Managing Donations as a Business – a Strategy

We get a lot of donation requests.  Anybody with a business does.  And if they tell you it’s “great advertising”, they have missed the point.  Marketing is a different line-item in your budget, and in your head.

Here’s our strategy for making donations:

  1. Have a Budget — Figure out how much you’ll donate each year as either a % of profits or as a fixed dollar amount.  Figure it into your budget, write it down, have it already sorted at the beginning of the year.  You know, before you get “the calls”.
  2. Have specific charities (or charity – singular) in mind — Allocate your budgeted donations between those charities.  Know what you plan to donate to each.
  3. If you don’t have specific charities in mind, have some guidelines — have a list of the types of charities that interest you.  For us we choose charities in certain cities, that are having an auction, and that usually have a component of children/family services or education.  Write your guidelines down and include them on your website (where you’ll have to point people — don’t think they’ll know to look for it) and include in your emails below…
  4. Create two emails — Create a rejection email and an acceptance email.  Being a bit of a wannabe people-pleaser, when things are busy and I get a donate request via phone or email, I’m apt to say “yes” unless I have a canned response in mind.  Creating the emails in advance and saving them as templates helps me to diplomatically and comfortably say no, or quickly say yes.  The rejection email should say something along the lines of “thanks for the opportunity, unfortunately this year’s budget for donations has been met.  We have placed your charity on our list of potential donation recipients for next year” or whatever.   You can include a link to your website where you have a complete list of your donation guidelines from point 3.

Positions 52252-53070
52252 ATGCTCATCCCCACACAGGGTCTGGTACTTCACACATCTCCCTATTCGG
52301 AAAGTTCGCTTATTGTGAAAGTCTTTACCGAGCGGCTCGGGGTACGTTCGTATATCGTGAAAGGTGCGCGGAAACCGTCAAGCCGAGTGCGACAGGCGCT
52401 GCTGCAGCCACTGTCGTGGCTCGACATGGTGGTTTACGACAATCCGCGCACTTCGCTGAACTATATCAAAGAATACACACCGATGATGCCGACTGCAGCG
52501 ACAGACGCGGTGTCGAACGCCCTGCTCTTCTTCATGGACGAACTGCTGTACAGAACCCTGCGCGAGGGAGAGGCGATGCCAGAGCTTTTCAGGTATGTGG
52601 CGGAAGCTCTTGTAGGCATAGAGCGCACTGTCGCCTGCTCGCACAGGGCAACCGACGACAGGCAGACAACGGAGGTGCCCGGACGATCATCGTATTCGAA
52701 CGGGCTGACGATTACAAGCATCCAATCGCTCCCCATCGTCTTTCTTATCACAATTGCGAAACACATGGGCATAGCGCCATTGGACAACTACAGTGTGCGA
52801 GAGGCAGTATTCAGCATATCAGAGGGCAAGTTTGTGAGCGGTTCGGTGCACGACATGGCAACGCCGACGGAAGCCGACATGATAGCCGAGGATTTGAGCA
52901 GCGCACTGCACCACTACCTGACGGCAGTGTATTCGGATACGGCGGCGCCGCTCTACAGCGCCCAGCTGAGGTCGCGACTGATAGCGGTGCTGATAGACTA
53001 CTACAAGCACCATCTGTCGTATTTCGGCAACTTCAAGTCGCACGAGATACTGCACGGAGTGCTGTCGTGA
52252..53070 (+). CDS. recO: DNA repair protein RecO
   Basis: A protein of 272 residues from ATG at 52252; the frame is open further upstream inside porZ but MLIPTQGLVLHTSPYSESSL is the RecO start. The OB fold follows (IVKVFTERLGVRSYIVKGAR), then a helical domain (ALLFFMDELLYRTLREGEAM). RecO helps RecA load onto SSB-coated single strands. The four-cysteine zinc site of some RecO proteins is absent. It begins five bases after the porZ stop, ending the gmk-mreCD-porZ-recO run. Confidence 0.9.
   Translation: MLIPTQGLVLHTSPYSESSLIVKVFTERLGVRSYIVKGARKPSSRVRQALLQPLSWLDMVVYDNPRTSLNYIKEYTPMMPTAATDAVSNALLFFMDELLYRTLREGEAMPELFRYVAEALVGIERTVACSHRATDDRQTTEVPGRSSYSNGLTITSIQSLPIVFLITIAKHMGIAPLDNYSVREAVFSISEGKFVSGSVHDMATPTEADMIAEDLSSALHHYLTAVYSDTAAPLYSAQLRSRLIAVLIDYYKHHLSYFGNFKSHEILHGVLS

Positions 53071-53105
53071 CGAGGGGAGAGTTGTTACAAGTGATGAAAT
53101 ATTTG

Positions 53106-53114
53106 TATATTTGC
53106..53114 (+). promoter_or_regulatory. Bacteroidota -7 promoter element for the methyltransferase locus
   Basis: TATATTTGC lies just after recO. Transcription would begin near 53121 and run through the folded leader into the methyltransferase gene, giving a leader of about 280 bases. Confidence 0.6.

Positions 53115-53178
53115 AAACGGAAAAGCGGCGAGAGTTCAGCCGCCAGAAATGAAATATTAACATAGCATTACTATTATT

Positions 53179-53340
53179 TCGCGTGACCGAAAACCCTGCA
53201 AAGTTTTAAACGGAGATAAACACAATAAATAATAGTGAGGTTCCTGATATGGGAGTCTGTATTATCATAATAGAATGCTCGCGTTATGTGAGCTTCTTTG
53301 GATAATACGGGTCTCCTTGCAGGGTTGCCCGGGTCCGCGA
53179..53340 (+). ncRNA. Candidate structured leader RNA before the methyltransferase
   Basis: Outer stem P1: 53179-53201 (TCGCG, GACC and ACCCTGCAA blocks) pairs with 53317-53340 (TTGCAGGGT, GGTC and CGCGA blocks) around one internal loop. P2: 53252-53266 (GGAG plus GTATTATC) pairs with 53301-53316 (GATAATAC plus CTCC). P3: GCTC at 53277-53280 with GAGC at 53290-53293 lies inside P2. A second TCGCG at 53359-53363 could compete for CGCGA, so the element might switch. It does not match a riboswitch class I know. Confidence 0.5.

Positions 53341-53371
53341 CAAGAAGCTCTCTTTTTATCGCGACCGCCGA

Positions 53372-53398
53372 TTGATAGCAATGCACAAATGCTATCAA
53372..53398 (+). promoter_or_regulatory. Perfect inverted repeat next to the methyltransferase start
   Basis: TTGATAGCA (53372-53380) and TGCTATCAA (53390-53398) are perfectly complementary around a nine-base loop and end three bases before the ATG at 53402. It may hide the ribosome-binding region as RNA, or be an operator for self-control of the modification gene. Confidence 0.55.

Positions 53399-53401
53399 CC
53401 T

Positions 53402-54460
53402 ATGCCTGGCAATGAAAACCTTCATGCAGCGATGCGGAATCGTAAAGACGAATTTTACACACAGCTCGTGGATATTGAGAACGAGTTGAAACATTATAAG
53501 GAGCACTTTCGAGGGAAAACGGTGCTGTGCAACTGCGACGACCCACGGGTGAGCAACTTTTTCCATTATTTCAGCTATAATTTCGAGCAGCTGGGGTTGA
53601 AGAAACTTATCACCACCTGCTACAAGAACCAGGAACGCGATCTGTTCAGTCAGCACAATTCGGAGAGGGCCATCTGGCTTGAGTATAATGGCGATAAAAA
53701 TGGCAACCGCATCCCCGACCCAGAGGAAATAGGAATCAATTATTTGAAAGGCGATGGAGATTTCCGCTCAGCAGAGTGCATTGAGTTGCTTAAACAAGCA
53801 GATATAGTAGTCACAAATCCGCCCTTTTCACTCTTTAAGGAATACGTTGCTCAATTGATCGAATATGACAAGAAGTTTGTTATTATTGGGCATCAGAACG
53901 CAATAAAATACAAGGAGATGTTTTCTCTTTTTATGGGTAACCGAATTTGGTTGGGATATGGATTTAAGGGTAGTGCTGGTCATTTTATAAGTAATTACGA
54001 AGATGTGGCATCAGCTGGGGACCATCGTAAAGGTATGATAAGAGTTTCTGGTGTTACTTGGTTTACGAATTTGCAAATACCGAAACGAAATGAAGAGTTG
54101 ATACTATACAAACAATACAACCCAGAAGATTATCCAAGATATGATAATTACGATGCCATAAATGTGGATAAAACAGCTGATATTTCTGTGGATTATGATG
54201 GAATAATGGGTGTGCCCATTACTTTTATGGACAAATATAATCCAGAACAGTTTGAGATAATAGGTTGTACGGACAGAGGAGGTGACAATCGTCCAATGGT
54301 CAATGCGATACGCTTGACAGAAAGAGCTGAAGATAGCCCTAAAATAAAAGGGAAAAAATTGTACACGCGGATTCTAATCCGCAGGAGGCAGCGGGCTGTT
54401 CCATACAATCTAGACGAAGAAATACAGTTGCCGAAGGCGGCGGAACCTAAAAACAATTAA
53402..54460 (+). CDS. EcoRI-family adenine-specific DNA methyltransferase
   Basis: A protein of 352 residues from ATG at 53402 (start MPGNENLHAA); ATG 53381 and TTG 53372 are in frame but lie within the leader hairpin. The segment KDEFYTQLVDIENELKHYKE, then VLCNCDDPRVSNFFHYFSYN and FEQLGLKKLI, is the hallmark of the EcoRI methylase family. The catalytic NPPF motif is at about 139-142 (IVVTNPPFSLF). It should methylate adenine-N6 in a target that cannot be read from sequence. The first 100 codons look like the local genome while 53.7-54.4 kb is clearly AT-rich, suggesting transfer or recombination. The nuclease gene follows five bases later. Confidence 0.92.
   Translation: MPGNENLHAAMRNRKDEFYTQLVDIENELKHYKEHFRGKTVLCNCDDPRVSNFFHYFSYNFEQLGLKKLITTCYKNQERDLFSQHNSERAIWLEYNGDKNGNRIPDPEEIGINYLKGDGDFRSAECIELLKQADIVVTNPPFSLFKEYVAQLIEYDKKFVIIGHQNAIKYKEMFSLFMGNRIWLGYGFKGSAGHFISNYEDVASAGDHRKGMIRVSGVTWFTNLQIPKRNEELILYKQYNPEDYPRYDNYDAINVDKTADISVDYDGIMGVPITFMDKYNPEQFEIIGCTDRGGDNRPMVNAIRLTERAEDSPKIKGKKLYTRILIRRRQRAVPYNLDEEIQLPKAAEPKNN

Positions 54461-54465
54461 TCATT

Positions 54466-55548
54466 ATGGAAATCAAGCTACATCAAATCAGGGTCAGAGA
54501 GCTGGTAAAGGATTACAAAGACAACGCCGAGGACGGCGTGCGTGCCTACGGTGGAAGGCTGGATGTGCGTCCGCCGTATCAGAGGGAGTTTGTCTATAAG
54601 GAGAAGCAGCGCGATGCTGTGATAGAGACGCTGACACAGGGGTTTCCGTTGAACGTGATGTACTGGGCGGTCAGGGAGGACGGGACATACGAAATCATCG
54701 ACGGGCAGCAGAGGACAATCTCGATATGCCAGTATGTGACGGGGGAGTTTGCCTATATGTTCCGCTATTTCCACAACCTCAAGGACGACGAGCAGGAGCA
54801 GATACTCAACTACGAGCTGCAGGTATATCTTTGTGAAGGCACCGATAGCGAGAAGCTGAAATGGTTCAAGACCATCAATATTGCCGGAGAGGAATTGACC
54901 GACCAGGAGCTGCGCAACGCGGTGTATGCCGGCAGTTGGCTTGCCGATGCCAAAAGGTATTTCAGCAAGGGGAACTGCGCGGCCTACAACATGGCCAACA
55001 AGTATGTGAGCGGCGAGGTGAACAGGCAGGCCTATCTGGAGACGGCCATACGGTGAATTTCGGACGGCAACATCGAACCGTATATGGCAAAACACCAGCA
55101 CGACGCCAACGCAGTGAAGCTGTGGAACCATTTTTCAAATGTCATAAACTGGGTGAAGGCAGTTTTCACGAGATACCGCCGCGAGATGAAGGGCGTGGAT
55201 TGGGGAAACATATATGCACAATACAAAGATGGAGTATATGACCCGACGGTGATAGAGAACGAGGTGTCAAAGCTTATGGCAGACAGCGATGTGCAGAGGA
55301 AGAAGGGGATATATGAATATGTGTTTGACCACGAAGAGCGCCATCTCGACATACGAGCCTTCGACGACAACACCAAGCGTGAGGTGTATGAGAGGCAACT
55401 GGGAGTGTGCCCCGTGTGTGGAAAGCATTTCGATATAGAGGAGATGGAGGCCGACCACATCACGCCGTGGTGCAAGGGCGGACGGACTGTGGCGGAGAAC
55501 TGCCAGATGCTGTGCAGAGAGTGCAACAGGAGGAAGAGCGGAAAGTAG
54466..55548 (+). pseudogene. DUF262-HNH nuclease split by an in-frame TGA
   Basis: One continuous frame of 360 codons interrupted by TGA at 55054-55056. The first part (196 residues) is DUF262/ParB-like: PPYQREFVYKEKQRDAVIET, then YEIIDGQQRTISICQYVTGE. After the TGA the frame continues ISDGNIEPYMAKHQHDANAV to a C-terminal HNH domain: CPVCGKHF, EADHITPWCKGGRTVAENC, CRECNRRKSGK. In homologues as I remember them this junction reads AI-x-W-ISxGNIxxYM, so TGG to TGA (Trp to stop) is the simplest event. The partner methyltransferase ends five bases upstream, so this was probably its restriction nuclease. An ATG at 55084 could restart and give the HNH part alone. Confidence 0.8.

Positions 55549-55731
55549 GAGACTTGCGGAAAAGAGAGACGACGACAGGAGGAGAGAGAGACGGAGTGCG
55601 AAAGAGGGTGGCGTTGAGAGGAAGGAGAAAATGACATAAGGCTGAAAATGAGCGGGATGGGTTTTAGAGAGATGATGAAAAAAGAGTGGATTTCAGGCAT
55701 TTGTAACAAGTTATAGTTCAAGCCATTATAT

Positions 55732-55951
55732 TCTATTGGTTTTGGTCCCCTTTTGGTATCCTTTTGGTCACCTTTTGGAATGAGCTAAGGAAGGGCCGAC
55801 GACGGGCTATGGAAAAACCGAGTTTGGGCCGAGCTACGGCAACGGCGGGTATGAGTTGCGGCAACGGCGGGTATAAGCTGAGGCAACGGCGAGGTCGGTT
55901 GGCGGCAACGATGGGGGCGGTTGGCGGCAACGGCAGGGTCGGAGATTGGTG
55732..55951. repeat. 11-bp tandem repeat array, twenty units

The acceptance email is for those donations you will make with whatever remains from your budget and includes the donation description, value, expiration date — everything they typically need for the item.
  5. Donation request forms on your website don’t work.  Forget it.
  6. Make the donation an experience, not a product — We don’t donate our wine.  We DO donate auction items that include wine-tasting with us (usually a private event, or added on to a trail ride).  So many folks get an item at a charity and just regift it or consume it.  Not entirely bad, but not the most strategic use of your donation.  So, yeah, we kind of DO get into “marketing” mode here.
  7. Have your donations set up in advance — reach out to the charities you plan to support.  Fill out the paperwork.  Do whatever to get the donation locked in.  Get it off your plate in the slow season so you aren’t having to react to an emotional plea during your busy season.  They’ll love you for it.


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